Booth inducted into Hall of Fame
Charles Prince, Hartselle Enquirer
HOOVER – In 1988, a lot of people were skeptical when William Booth took the job as baseball coach at Hartselle High School. After all, it's a long leap from Little League coach to directing a high school team.
"Some people thought it was funny when J.P. Cain asked my father to be the high school coach," son Mason Booth said. "They thought a Little League coach wouldn't be able to win at that level. But I knew it would work, and now he's still there 16 years later and he's still winning."
Booth's teams are still winning, so much so that last Saturday night he was inducted into the Alabama Baseball Coaches Association Hall of Fame. Mason introduced his father and recalled how he and his teammates on his father's Little League team started a season by losing their first two games. His father then instituted team practice from 3:30 p.m. until dark. The extra worked paid off, as the squad won the next 12 games straight.
That work ethic, and his love for the game, also earned Booth the praise of Jim Wells, baseball coach at The University of Alabama and keynote speaker for the induction ceremony.
"He (Booth) was the first high school coach I met after taking the (University of) Alabama job," said Wells. "I was on a recruiting trip and he took me to see some players he thought could play at the college level. After showing me some of his own players, he drove me around to other schools and showed me more kids. That's how much he loves the game, he wants all kids to have a chance to make it in this game."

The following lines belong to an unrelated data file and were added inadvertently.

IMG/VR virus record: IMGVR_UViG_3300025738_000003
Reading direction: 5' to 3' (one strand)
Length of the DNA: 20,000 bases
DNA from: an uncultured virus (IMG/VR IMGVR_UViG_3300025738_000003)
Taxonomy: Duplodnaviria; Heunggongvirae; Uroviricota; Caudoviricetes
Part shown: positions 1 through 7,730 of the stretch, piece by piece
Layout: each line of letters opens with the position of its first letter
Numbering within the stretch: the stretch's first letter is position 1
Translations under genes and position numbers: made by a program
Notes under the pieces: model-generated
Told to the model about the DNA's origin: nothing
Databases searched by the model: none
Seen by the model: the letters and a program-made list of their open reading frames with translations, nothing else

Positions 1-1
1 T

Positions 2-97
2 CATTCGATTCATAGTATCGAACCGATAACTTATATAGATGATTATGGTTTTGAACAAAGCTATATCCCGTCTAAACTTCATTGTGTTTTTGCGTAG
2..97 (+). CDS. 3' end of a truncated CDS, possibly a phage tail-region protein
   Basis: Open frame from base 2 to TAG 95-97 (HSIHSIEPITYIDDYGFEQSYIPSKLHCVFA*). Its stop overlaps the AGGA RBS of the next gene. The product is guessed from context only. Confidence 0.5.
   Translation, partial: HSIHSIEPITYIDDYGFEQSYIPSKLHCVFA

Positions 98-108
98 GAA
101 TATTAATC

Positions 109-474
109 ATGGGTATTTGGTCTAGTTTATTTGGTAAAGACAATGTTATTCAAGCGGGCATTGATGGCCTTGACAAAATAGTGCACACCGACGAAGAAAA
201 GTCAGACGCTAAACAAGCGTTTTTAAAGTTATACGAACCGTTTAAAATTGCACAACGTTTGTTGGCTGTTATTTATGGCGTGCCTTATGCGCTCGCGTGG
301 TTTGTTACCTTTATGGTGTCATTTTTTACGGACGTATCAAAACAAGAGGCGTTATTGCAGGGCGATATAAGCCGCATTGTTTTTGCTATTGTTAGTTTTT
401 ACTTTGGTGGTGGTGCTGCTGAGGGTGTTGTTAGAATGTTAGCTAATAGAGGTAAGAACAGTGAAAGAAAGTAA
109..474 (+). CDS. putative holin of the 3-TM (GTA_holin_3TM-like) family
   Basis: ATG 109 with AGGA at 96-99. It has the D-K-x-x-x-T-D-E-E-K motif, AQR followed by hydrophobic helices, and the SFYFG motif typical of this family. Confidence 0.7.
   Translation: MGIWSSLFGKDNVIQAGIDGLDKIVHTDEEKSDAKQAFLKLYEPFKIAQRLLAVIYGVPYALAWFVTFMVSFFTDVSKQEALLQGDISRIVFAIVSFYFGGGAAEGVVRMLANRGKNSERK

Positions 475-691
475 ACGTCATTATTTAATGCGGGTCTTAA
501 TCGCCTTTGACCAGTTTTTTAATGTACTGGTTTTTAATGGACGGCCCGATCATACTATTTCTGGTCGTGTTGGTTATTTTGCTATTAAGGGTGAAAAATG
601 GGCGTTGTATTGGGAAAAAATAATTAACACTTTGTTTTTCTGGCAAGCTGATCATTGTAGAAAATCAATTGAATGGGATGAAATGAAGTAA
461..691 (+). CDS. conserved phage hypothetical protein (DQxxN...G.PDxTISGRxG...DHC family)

During his time as HHS coach, Booth's teams have won six state championships (1990,1991,1992,1994,1999 and 2000) and were state runners-up twice, in 1993 and 1998. He's been named by The Birmingham News as state Coach of the Year six times and 10 times as the Decatur Daily's Coach of the Year. Before coaching at the high school level, he won two Little League state championship titles and his teams finished as state runner-up twice.
During his acceptance speech, Booth himself pointed to the hard work of his players as his key to success.
"We didn't teach technique in those early years, we didn't know technique. But I knew that football teams practiced twice a day. So that's what we did," Booth said. "We began to practice twice a day during baseball season, and it seemed to work."
He also thanked his wife, Peggy, for her support.
"I thought about retiring a time or two and she would encourage me to go on coaching," Booth said. "That's why I'm here tonight."
And of course, he thanked Cain, the man who gave him his chance as HHS baseball
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coach and paved the way for Booth's and so many of his player's successes.
"We've had seven kids drafted by pro ball, 78 of our players have signed college scholarships," Booth said.
"But the thing I am most proud of is 52 of them have graduated from college, that means more to me than championships."